Why Prostate-Specific Antigen Is a Key Biomarker for Men

Compared to testosterone, it can be easy to forget about the crucial role that prostate-specific antigen (PSA) plays in men’s health. However, this biomarker’s levels in the blood serve as one of functional medicine practitioners’ most important tools for ensuring the health of their male patients.

Globally, prostate cancer is the fifth leading cause of death and the second-most frequent cancer diagnosis in men. More than a million new prostate cancer diagnoses are made every year, yet it is notoriously difficult to detect in its early, asymptomatic stages. The silent-but-deadly nature of prostate cancer is underscored by the fact that 30% to 70% of autopsies of men over 60 show histological evidence of prostate cancer, despite their deaths from unrelated causes.

That’s why it’s crucial for us, as practitioners of Functional Medicine, to monitor our patients’ prostate health and ensure they’re not trending towards a cancer diagnosis. Measuring serum levels of PSA is among the best methods to do so.

Why prostate-specific antigen?

PSA, the most abundant protein synthesized in the prostate gland, is a serine protease enzyme that helps to liquefy male ejaculate to facilitate fertilization.

Under healthy conditions, this protein stays within the prostatic ducts, which is why an individual with a healthy prostate will typically have less than 1.0 ng/ml of PSA in their blood. When the prostate is cancerous, however, blood PSA levels rise markedly. Not only do prostatic cancer cells tend to produce PSA, this protein’s enzymatic activity can break up the extracellular matrix, ultimately facilitating the spread of the cancer.

Thus, measuring the levels of this biomarker and doing so over time can provide us with insights into the health of our patients’ prostate and its risk of becoming cancerous.

Optimal levels

Most doctors will consider a Total PSA level below 4.0 ng/ml as normal. Functionally oriented doctors, however, will look for lower levels in patients in optimal health. A Journal of Urology study reported that 22% of patients with Total PSA levels between 2.6 and 4.0 ng/ml had “significant” prostate cancer, as revealed by biopsy.

Therefore, Total PSA blood tests should ideally show levels below 2.6 ng/ml. With the ultimate goal of preventing disease rather than treating it, we recommend testing for PSA early, at around the age of 35. Not only will this enable you to catch any early cases, it also serves as a baseline to evaluate trends in your patients’ prostate health as they continue to age.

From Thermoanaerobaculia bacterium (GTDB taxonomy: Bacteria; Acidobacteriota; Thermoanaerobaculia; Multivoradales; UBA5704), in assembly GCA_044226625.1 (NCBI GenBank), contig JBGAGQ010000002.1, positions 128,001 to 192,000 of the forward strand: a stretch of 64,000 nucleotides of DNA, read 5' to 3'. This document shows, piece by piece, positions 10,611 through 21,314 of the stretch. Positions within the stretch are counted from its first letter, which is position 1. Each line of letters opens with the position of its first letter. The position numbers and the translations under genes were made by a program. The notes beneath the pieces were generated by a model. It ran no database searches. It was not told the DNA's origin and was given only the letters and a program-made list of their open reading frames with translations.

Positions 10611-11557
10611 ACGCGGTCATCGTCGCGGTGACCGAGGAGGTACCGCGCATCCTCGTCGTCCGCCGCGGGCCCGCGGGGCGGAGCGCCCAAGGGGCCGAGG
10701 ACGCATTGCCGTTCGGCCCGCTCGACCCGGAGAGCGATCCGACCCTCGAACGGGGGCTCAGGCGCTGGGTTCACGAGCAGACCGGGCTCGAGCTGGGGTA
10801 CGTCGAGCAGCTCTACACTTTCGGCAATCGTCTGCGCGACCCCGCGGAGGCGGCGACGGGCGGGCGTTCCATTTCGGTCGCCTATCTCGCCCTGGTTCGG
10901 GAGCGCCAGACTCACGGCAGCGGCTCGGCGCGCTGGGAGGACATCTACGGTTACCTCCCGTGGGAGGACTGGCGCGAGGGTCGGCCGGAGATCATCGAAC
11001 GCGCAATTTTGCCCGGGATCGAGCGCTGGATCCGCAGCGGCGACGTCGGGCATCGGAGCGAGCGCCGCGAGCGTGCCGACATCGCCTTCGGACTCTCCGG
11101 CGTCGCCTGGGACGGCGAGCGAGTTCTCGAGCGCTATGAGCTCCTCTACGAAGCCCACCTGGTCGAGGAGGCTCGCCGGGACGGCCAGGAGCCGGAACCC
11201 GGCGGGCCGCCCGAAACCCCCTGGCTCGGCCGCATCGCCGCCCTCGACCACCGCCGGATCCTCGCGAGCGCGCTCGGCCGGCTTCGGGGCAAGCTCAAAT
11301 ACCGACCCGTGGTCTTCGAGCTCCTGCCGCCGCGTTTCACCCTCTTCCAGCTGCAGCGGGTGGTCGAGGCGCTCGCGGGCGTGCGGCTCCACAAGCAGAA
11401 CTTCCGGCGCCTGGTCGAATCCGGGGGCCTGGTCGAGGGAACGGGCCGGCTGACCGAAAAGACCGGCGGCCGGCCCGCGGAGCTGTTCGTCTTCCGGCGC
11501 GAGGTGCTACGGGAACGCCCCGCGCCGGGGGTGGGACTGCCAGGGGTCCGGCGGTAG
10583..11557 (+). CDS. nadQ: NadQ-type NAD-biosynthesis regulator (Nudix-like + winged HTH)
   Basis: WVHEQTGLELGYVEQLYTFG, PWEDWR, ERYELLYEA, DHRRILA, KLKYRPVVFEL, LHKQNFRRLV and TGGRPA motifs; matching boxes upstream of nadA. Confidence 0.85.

Want to learn more? Download  Stay Optimal: An Insider’s Guide to Your Patient’s Blood Biomarkers

Key facts to remember

Obese patients are less likely to have elevated levels of Total PSA even when they have prostate cancer. If your patient is obese, you may want to track additional biomarkers related to cancer in general and prostate cancer in particular.

Additionally, Total PSA doesn’t need to be elevated for there to be prostate cancer — if you’ve reason to suspect your patient is suffering from a prostate condition but their Total PSA levels aren’t elevated, consider running additional tests.

Important prostate-specific antigen metrics

Serum levels of Total PSA are useful, but you can gain more insight into your patient’s health by tracking their prostate-specific antigen velocity (PSAV), prostate-specific antigen doubling time (PSADT) and prostate-specific antigen density (PSAD).

PSAV

Measuring PSA over time enables you to calculate its rate of change, or PSAV. Levels of PSA can be on the higher side for a long time without corresponding prostate cancer, but sudden, sharp increases in the biomarker make it far more likely that prostate cancer is a factor.

PSADT

PSADT represents the length of time it takes for PSA levels to double. Men with prostate cancer tend to see a PSADT of 48 months. Men with optimal prostate health shouldn’t see any appreciable rise in PSA, but a PSADT of less than 12 years should direct practitioners to pay more attention to their patients’ prostate health.

PSAD

The PSAD metric is another useful means of assessing a patients’ likelihood of prostate cancer. Practitioners should determine — either radiologically or through ultrasound — the size of the prostate and divide that figure by the patient’s levels of PSA in their blood. A PSAD over 0.15 ng/cc is associated with prostate cancer.

How to learn more

PSA levels alone aren’t enough to diagnose prostate cancer — like so many other biomarkers, they’re best evaluated in the context of a full Functional Blood Chemistry Analysis, FBCA. That’s why Optimal DX offers an annual FBCA Mastery Training Program that comprehensively discusses the various biomarkers practitioners can test for in their patients’ blood, their significance and their holistic context — including those biomarkers that may help in a prostate cancer diagnosis. You can sign up for the training waitlist here.

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